In sub-Saharan Africa, low educational attainment for girls leads not only to earnings losses, but also to child marriage and early childbearing, lack of decision-making ability in the household, higher risks of intimate partner violence, and higher risks for children to be stunted or die before age five. These effects are pervasive, as illustrated in recent reports for Malawi, Tanzania, Uganda, and Chad-Mali-Niger-Guinea.
Equality must start at school
Yet, education for all matters, too. Higher levels of educational attainment for boys as well as for girls tend to be associated with lower levels of violence in adult life. But in addition, how boys are taught in school is essential to change social norms that are detrimental to women.
As gender-based violence remains widespread in schools, it may be reproduced in adult life. Violence in school is sometimes perceived by boys as an expression of their masculinity. Instead, schools should be safe. They should promote a culture of mutual respect between all learners.
Governments play a leading role in efforts to improve educational opportunities for boys and girls alike, but civil society can help too, including by testing innovative approaches that can later be scaled up by governments, and by holding schools accountable to parents and students at the local level.
Women-led initiatives to improve education
This was a key message of the event organized on March 6 ahead of International Women’s Day by GPE and Rotary International at the World Bank on the theme “Equality for Education.” Apart from Alice Albright, CEO of the Global Partnership for Education, speakers included Keiko Miwa of the World Bank, and Geeta Manek, Carolyn Johnson and Brenda Erickson from Rotary. The purpose of the event was to share successful initiatives led by women to improve literacy.
- Alice Albright announced that gender inequality would be at the core of the new GPE strategy being prepared. Together with Geeta Manek, she also announced a new partnership with Rotary International to improve education and school accountability with a focus on Kenya.
- Carolyn Johnson talked about an innovative project in Guatemala to improve literacy among indigenous populations through teacher training, a low-cost textbook rental program, literacy materials, and computer labs. Together with intensive teacher training, the textbook program has helped decrease the middle school dropout rate by almost half, and more than 80% of graduates use their computer skills to further their education or get higher-paying jobs.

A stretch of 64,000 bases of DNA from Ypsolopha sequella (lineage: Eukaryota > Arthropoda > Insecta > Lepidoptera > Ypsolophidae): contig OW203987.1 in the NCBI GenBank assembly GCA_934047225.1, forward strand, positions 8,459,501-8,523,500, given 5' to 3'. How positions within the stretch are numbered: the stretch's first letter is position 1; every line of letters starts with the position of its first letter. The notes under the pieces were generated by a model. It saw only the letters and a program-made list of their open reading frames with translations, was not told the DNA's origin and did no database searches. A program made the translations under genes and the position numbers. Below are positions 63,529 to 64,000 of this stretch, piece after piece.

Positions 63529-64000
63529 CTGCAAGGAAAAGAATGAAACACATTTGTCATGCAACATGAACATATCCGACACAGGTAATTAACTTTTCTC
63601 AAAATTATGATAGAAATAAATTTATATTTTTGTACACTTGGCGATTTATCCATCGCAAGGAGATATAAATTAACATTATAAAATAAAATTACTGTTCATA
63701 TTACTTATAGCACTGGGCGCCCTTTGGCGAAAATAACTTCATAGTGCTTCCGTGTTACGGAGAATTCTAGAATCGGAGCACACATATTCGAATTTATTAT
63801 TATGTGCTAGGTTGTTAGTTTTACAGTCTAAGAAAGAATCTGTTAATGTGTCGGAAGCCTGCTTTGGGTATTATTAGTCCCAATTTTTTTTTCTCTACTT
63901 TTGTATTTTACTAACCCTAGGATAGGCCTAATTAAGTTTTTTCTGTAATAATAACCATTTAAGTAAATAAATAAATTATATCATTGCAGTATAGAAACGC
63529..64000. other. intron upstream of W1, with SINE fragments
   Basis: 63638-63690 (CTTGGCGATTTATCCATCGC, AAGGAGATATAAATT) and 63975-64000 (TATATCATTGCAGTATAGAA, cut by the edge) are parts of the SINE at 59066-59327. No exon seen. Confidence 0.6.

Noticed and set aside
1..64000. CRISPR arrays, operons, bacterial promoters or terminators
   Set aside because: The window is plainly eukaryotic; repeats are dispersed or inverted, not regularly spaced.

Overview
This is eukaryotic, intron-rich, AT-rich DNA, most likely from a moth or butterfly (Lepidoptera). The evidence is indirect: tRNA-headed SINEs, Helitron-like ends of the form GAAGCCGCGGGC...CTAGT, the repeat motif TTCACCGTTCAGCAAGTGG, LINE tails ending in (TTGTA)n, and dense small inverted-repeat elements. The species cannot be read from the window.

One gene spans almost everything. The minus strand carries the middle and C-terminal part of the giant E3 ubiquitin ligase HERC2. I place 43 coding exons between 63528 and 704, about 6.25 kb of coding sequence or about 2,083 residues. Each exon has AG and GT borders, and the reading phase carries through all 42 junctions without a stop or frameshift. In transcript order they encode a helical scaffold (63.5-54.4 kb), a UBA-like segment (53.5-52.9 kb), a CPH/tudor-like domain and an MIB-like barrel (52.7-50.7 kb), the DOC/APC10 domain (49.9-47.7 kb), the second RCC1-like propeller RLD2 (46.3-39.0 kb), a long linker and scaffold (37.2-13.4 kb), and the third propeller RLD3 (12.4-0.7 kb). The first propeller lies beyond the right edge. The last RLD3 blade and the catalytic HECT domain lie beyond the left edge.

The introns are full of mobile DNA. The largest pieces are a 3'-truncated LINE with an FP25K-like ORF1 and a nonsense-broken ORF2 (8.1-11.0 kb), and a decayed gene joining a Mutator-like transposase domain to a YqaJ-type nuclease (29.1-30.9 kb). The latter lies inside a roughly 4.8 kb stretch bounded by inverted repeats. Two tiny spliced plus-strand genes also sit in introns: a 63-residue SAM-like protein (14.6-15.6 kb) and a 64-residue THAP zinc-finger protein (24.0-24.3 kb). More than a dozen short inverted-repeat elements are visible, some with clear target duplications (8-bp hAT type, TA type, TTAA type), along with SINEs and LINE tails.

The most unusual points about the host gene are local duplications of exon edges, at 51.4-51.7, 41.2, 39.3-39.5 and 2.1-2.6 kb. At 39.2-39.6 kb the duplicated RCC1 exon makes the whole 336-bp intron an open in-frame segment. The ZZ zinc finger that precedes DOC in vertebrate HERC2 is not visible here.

- Brenda Erickson talked about Souns – a Montessori-minded, early literacy program through which educators and parents acquire tools to help children build their literacy skills by introducing a concrete letter in association with its most common sound in the child’s language. The child first learns individual letter sounds, then how to build words by listening to spoken sounds, and finally how to read words by sounding out the letters. Souns is easy to implement, does not require extensive training, and utilizes durable materials. Sustainability has been the key to progress as experienced teachers train new teachers.
The event demonstrated how all of us, whether though our professional or volunteer work, can make a difference towards achieving SDG 4, namely to ensure inclusive and equitable quality education and promote lifelong learning opportunities for all.
Watch a recording of the event
Watch interviews with Brenda, Carolyn and Geeta
If you are interested in learning more or would like to contribute, please don’t hesitate to contact me through the Rotary Club of Washington Global that we just create with a core group of professionals based in Washington DC, as well as members from other locations in the US and abroad. Our aim is to share knowledge on best practices with nonprofits and other organizations on how to implement great service projects, including for girls’ education.